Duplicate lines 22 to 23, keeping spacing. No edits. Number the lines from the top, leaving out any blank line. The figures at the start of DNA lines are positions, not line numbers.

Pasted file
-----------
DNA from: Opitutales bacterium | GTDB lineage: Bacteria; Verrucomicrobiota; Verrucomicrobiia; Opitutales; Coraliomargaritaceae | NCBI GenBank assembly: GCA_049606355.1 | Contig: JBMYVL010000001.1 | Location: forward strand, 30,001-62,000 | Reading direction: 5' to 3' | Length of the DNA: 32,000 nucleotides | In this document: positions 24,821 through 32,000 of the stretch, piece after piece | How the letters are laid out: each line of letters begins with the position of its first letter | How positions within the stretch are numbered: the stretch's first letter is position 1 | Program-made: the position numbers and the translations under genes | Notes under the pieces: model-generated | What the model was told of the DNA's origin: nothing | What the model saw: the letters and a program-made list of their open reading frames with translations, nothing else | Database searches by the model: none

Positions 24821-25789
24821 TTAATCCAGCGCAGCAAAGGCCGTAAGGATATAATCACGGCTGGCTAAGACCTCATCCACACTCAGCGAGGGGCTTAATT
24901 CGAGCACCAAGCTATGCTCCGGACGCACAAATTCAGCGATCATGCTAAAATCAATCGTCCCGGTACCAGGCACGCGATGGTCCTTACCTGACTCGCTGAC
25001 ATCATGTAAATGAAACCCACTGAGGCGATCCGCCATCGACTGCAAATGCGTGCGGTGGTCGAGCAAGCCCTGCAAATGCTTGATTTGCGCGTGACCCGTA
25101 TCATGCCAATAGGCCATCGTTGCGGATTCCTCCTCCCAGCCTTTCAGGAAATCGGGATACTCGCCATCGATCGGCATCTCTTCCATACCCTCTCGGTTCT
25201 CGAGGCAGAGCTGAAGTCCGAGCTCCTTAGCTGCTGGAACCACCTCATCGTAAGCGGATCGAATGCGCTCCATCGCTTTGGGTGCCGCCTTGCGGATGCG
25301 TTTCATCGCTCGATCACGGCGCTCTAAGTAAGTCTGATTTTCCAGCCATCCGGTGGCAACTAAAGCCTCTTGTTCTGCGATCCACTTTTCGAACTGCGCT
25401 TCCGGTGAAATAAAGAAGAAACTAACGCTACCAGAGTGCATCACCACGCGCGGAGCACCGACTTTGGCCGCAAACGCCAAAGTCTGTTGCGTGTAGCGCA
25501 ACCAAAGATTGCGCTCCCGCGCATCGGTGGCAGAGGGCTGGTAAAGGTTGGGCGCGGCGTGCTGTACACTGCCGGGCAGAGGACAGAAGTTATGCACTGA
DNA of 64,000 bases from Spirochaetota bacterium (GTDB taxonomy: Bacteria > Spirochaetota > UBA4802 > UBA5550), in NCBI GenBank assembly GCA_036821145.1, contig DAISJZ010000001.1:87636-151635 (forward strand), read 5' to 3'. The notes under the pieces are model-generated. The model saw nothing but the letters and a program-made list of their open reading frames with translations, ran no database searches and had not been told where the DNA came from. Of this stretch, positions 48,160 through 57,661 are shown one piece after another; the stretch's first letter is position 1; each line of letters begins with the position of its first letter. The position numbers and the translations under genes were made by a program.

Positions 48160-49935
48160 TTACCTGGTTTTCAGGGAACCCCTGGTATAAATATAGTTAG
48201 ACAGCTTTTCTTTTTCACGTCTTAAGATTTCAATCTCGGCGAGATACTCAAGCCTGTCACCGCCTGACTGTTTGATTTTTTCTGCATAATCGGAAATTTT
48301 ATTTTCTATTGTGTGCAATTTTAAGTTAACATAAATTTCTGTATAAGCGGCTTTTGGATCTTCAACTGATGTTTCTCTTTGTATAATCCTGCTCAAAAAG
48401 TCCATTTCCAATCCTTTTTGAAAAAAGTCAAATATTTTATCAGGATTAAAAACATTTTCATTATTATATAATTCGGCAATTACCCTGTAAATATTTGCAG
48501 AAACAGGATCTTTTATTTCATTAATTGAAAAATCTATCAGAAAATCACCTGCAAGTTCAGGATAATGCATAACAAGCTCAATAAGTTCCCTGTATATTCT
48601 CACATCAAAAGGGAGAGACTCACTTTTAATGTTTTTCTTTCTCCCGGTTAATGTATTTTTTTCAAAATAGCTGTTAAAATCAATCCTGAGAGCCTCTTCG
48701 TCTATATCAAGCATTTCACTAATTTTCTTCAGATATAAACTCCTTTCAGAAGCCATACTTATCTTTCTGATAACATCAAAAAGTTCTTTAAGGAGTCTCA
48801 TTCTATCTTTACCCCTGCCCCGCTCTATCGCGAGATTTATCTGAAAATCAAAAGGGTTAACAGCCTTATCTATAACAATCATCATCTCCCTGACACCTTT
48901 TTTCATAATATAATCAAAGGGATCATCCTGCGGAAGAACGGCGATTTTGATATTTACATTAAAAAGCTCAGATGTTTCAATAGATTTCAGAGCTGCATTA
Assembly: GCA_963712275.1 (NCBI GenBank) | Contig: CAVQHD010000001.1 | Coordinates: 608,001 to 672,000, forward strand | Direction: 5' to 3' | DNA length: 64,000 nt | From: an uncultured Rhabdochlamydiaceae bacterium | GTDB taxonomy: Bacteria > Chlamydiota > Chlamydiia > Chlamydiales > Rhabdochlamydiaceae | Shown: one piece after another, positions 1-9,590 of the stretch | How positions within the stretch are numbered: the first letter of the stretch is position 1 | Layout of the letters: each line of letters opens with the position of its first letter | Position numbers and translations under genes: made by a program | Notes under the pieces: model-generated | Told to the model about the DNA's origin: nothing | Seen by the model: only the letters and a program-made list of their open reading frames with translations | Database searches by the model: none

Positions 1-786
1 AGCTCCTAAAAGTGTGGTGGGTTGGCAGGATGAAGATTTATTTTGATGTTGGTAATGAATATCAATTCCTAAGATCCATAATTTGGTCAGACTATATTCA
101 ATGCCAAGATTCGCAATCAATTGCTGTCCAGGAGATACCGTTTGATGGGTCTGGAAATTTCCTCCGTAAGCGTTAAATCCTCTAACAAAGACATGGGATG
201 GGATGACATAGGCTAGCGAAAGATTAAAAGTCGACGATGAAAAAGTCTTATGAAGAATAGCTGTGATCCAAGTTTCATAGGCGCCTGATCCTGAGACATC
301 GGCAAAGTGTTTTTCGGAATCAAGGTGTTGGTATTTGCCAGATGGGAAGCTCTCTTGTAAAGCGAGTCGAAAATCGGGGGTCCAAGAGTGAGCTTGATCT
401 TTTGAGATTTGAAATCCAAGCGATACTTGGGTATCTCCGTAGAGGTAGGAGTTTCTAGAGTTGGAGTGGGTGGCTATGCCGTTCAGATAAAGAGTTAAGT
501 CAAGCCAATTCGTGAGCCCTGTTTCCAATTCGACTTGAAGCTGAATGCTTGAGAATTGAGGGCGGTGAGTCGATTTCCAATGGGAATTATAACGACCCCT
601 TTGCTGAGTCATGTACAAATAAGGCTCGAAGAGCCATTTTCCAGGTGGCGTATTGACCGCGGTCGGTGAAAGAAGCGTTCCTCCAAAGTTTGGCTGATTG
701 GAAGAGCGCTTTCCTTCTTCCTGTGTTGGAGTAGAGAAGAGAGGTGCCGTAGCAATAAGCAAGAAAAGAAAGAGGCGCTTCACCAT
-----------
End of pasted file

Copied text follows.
Assembly: GCA_963712275.1 (NCBI GenBank) | Contig: CAVQHD010000001.1 | Coordinates: 608,001 to 672,000, forward strand | Direction: 5' to 3' | DNA length: 64,000 nt | From: an uncultured Rhabdochlamydiaceae bacterium | GTDB taxonomy: Bacteria > Chlamydiota > Chlamydiia > Chlamydiales > Rhabdochlamydiaceae | Shown: one piece after another, positions 1-9,590 of the stretch | How positions within the stretch are numbered: the first letter of the stretch is position 1 | Layout of the letters: each line of letters opens with the position of its first letter | Position numbers and translations under genes: made by a program | Notes under the pieces: model-generated | Told to the model about the DNA's origin: nothing | Seen by the model: only the letters and a program-made list of their open reading frames with translations | Database searches by the model: none

Positions 1-786